Paris, July 9 | African Athletics Confederation (CAA) President Hamad Kalkaba Malboum has said that the COVID-19 pandemic has had a significant impact on the sport in Africa, adding that they are working to ensure that sport in Africa can survive similar disasters in the future.
“During this pandemic, like the rest of the world, all activities were stopped under country restrictions,” Malboum told the World Athletics website. “The only exception was Togo, where our AADC (African Area Development Centres) athletes have been able to keep on training as they were all living inside the center at the Kegue National Stadium.”
“In some countries, such as Mauritius, athletes were able to resume training on July 1. There are several expatriate athletes across our various training centers, but they’ve been able to go back home before returning in September to resume training when the athletics season restarts,” he added.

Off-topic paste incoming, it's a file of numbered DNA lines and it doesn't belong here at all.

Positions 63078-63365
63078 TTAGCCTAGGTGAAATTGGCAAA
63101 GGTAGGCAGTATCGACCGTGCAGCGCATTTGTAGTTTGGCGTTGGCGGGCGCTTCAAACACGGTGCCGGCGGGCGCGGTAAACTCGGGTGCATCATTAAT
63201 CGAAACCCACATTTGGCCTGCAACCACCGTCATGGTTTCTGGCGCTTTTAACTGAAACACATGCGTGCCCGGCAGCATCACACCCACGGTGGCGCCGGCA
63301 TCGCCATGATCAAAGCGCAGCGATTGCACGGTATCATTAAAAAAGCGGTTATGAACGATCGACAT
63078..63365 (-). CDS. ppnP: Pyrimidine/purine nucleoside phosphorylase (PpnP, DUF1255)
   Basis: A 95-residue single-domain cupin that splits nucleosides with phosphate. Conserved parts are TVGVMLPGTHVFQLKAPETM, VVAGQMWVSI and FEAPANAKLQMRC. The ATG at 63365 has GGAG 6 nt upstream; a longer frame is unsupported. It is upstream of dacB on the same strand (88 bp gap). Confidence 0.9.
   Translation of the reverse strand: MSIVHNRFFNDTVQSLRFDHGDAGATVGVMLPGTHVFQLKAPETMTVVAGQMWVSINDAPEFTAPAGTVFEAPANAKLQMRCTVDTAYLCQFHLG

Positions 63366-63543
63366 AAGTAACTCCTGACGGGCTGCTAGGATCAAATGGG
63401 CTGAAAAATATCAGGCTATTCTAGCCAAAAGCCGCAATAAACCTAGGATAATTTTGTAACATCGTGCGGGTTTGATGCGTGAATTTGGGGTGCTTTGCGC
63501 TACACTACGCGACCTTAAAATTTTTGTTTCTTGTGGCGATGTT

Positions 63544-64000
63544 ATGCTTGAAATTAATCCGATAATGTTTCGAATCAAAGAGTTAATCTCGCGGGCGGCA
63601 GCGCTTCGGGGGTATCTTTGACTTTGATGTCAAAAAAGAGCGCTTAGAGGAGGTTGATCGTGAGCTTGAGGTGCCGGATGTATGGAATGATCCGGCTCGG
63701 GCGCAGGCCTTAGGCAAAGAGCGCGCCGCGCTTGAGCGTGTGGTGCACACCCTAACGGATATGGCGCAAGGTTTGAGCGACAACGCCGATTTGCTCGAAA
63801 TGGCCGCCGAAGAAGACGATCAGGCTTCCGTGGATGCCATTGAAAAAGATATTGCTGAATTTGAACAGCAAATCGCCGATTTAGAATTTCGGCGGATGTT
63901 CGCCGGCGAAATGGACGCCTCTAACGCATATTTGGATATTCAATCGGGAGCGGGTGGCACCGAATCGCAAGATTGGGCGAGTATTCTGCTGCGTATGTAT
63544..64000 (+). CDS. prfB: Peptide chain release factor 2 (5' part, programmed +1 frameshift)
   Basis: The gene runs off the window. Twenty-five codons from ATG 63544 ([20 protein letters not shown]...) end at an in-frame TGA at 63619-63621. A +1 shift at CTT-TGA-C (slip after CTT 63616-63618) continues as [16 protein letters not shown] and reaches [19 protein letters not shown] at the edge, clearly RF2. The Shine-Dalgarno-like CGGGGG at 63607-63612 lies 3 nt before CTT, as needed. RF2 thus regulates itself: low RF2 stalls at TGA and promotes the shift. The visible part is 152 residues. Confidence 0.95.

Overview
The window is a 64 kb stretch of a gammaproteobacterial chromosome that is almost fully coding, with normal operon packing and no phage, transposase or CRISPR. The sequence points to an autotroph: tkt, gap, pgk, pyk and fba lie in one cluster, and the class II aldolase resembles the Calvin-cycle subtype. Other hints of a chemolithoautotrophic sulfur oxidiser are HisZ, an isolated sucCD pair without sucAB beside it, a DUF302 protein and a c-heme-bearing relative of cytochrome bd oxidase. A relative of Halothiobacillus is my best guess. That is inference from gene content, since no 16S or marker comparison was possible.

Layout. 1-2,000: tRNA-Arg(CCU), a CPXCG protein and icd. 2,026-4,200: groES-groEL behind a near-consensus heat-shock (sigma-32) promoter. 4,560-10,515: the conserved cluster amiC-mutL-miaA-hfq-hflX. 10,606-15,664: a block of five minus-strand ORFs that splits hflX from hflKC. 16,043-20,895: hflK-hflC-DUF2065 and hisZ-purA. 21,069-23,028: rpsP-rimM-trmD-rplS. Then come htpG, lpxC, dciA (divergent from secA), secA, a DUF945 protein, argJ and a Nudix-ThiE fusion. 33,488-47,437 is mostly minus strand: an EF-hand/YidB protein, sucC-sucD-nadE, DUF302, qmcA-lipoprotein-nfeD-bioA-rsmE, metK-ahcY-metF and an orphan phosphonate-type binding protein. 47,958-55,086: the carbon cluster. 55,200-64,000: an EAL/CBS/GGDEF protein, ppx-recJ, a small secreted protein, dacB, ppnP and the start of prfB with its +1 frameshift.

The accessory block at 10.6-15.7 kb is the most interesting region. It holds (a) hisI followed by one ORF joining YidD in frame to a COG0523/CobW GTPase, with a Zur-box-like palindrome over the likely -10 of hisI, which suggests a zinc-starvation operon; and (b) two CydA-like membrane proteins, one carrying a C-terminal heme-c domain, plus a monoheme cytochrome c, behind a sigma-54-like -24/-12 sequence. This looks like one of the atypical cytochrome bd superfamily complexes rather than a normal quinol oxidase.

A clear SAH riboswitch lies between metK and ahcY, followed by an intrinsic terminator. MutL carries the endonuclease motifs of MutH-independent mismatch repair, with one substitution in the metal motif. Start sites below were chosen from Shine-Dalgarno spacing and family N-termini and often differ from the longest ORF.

Due to the pandemic, the CAA has had to postpone two continental championships and they’re still working with World Athletics and Athletics Kenya to find new dates for the World U20 Championships in Nairobi.
“In 2021 the main focus for our top athletes will be on preparing and qualifying for the Olympics, although at this moment the calendar for next year is looking quite poor,” said Malboum.
“In recent weeks we’ve seen athletes in Europe return to competitions and training facilities, so hopefully it won’t be long before governments in Africa make similar decisions that will allow our athletes to do the same.”
It may be a while until Africa – and, indeed, the rest of the world – has fully recovered from the impacts of the COVID-19 pandemic, but Malboum is determined to implement measures to ensure athletics in the continent is prepared for any eventualities.
“During this pandemic we’ve learned that we need to put in place a strategy in case we face another similar situation in future,” he said. “Such a strategy should include advice from scientists about how athletes can continue to train in the event of lockdown. We also need to find means of guaranteeing and maintaining commitments with sponsors and host countries in case of a force majeure.”